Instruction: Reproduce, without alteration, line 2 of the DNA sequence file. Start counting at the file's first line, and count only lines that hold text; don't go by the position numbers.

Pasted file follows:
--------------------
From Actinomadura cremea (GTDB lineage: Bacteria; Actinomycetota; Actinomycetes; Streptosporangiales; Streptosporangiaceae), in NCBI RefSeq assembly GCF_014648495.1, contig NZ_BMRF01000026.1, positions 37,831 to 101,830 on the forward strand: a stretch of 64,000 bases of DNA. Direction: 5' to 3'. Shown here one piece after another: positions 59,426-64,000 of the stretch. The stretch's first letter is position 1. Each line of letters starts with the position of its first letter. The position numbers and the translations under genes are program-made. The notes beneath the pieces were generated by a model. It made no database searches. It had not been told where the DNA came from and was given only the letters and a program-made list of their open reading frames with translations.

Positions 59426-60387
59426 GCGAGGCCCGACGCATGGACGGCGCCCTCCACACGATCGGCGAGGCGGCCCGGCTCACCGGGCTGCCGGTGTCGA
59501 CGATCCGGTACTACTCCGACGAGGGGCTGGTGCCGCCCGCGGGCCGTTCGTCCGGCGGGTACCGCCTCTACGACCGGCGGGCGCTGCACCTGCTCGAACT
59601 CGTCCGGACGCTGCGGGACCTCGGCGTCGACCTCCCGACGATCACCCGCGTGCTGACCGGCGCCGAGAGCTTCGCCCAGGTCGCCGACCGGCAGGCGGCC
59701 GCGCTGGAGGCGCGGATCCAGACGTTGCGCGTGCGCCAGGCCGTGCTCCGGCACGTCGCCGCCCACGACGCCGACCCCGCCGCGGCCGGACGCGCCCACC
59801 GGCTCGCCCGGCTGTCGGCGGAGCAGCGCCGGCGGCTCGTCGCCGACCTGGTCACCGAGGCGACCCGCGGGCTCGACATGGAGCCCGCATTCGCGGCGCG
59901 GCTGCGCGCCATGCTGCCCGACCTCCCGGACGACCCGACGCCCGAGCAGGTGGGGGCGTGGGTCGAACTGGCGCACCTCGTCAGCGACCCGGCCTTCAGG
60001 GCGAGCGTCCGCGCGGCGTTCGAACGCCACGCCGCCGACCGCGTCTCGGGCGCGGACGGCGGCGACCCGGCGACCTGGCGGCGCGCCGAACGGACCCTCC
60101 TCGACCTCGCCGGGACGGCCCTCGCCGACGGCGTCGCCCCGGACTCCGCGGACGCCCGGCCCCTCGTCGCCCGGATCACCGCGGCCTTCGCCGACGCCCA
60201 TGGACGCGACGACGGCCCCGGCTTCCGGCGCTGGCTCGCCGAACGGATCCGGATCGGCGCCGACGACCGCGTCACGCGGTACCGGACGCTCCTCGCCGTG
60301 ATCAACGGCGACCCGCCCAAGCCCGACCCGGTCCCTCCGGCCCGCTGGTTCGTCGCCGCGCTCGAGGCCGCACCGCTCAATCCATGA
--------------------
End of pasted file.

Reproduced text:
Positions 59426-60387